Ernest Marples (1907-78) was a significant British politician who radically changed three government departments. At the Ministry of Transport, he controversially employed Dr Richard Beeching to analyse the railways and propose their transformation into a modern profitable business. His findings of 27 March 1963 (officially ‘The Reshaping of British Railways’ but usually just ‘The Beeching Report’) caused an immediate row, provoking argument even now.
Many viewed Beeching as the butcher of Britain’s railways and his name lives on in opprobrium. But the politician who gave him the job and set his parameters has been curiously neglected. In Ernest Marples: the shadow behind Beeching, Marples’s life, public and private, is told, drawing on archives only recently available. The development of rail and road transport from the early twentieth century to around 1968 is also depicted. Weak transport policies of successive governments had caused a serious inland transport system crisis by 1959. Before then, the nationalised railways had made huge financial losses leaving roads woefully overstretched, unable to meet increased demand. This crisis required radical action.
The Marples measures should be viewed in context. By now there had been a major growth in influence of the pro-road lobby. Road haulage had demonstrated its greater convenience over rail. Growing numbers felt it a right – not just a privilege – to enjoy the personal freedom and flexibility of private motoring. Many, however sentimentally attached to the railways, did not use them. A dated public transport image contrasted with the modishness of the private car.
Rail had been nationalised after World War II, (along with other industries). Rail was run down but necessary for a largely free enterprise economy requiring the bulk transport of producer goods. State ownership seemed anomalous: many wished it to fail. Marples himself had a financial interest in building roads. How could he be an honest broker as Minister of Transport when employing Beeching to sweep away so much of Britain’s railways?
This silence about Marples is surprising given his prominence in the Fifties and Sixties when he helped shape post-war Conservative history. From a humble background, he had by 1939 amassed considerable property wealth. He then enlisted and served in the Army until 1944. First elected in 1945, he became the key figure shaping Opposition housing policy. He also co-founded Marples-Ridgway, the thriving civil engineering contractor. As junior housing minister to Harold Macmillan from 1951 to 1954 he ensured delivery of the incoming Conservative government’s manifesto pledge, then thought rash, to build 300,000 houses a year. After an unhappy spell at the Ministry of National Insurance, he was forced out of the Anthony Eden government, only returning to office as Postmaster-General once Macmillan had succeeded Eden: there, he revolutionised Post Office accounts, launched postcodes and the Subscriber Trunk Dialling system usually known as ‘STD’.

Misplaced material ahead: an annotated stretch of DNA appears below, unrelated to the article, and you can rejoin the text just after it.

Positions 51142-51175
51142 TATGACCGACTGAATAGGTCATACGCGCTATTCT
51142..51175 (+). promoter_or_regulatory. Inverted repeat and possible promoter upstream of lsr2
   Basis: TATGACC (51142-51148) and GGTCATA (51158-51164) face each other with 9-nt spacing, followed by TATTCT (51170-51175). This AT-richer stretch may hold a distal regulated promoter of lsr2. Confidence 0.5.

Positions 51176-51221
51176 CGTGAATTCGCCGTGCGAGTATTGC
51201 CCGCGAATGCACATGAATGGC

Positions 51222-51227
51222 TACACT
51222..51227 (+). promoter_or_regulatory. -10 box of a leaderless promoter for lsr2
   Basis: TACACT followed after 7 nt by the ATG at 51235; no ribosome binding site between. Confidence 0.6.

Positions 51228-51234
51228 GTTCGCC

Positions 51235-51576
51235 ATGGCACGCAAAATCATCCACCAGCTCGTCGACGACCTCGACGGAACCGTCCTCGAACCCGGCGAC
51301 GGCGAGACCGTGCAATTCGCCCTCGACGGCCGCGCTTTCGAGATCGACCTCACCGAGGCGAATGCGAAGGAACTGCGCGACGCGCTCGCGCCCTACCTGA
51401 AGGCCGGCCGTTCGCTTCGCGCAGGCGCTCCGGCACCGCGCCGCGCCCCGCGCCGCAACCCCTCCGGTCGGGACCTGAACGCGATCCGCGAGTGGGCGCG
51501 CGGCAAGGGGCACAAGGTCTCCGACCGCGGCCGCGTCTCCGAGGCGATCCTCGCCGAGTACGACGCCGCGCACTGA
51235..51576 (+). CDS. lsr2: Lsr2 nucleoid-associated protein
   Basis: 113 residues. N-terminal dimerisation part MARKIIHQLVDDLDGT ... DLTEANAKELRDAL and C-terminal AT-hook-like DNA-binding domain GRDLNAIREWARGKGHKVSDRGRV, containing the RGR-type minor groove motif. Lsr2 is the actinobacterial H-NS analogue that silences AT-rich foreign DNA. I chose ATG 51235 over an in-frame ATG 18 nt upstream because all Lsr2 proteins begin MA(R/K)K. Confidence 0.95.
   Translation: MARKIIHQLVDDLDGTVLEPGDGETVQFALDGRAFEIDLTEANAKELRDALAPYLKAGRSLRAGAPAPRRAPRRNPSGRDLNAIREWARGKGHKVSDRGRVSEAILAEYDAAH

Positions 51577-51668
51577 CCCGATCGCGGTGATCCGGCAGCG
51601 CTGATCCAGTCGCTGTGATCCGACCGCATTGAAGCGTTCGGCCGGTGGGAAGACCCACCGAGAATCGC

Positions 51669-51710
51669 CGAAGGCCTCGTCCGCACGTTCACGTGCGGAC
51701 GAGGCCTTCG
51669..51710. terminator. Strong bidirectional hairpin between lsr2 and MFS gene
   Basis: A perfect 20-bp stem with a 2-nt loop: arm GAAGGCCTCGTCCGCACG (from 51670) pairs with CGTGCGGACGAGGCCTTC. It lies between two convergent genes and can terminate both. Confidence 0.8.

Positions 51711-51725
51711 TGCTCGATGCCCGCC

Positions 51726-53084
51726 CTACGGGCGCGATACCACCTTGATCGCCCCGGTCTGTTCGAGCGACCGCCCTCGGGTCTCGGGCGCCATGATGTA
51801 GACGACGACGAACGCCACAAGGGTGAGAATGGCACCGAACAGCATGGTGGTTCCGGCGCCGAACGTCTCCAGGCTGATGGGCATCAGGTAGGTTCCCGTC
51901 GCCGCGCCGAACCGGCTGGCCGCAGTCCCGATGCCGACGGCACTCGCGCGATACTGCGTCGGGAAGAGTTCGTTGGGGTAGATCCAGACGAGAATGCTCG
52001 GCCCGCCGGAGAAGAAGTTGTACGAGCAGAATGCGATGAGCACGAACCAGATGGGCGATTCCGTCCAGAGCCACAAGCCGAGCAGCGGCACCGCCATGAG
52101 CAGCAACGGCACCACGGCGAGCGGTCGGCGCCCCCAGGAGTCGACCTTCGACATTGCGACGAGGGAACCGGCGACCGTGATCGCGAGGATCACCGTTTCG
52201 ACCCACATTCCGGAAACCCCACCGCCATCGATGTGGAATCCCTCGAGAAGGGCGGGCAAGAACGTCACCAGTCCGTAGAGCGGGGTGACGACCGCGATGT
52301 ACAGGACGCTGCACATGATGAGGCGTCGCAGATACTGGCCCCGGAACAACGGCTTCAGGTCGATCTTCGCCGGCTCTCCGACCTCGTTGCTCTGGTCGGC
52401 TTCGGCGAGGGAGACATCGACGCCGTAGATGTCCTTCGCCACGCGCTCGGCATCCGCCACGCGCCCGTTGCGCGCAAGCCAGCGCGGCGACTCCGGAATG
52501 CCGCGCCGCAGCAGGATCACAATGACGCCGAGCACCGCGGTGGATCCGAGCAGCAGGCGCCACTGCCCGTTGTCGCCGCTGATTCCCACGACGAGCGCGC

After his electoral success in 1959, Macmillan brought Marples into Cabinet as Minister of Transport. The railways had lost certain types of traffic and their deficits were serious. Roads clearly were the transport medium of choice for commerce and industry. As the cost of private motoring declined, growing numbers shifted to the car. Marples’s brief was to tackle this shift. He quickly made his mark. The British Transport Commission was dismantled. The loss-making railways were identified for early remedial action which would necessitate the closure of unprofitable services. Marples meanwhile inaugurated Britain’s motorway system and introduced new (often controversial) regulations for motorists. He masterminded Beeching’s appointment as first chairman of a new British Railways Board and championed his plans before a restive Conservative Party.
1963, the year Beeching was published, proved unexpectedly turbulent for the Macmillan Government: as if the Report itself had not aroused enough acrimony, the Profumo scandal precipitated Lord Denning’s famous Inquiry into scandalous and profligate behaviour among Britain’s social and political elite. Marples was fortunate not to be implicated though for a time it was a close call. In Autumn 1963 ill-health forced Macmillan to give up his premiership: a vulgar Conservative leadership contest ensued. Marples continued as Minister of Transport under Macmillan’s successor, Sir Alec Douglas-Home, but his party was clearly losing momentum.
The October 1964 General Election swept the Conservatives away and Marples never held office again. Beeching, increasingly uncomfortable under Harold Wilson’s Labour government, left without completing his term of office. Labour was not noticeably friendlier to the railways than the Conservatives though it had hinted at ending the closure programme, Wilson eventually made Barbara Castle Minister of Transport. She inaugurated the concept of the ‘Social Railway’, whereby identified lines would be kept open with public subsidy if it was evident that their withdrawal would cause severe hardship. This approach was a marked contrast to the Conservatives’ narrower focus on railway finances. Some viewed her years at Transport as those when perceptions of the railways started to become more positive.
Marples meanwhile was estranged from Edward Heath, Home’s successor. Dismissed from the Shadow cabinet, he left politics. Meanwhile his business affairs grew increasingly tangled: when he fled to Monaco in 1975, the Inland Revenue was in close pursuit. It was an anti-climax for a man of undoubted drive and energy who once looked destined for very high political office, but Conservative snobbery barred his path.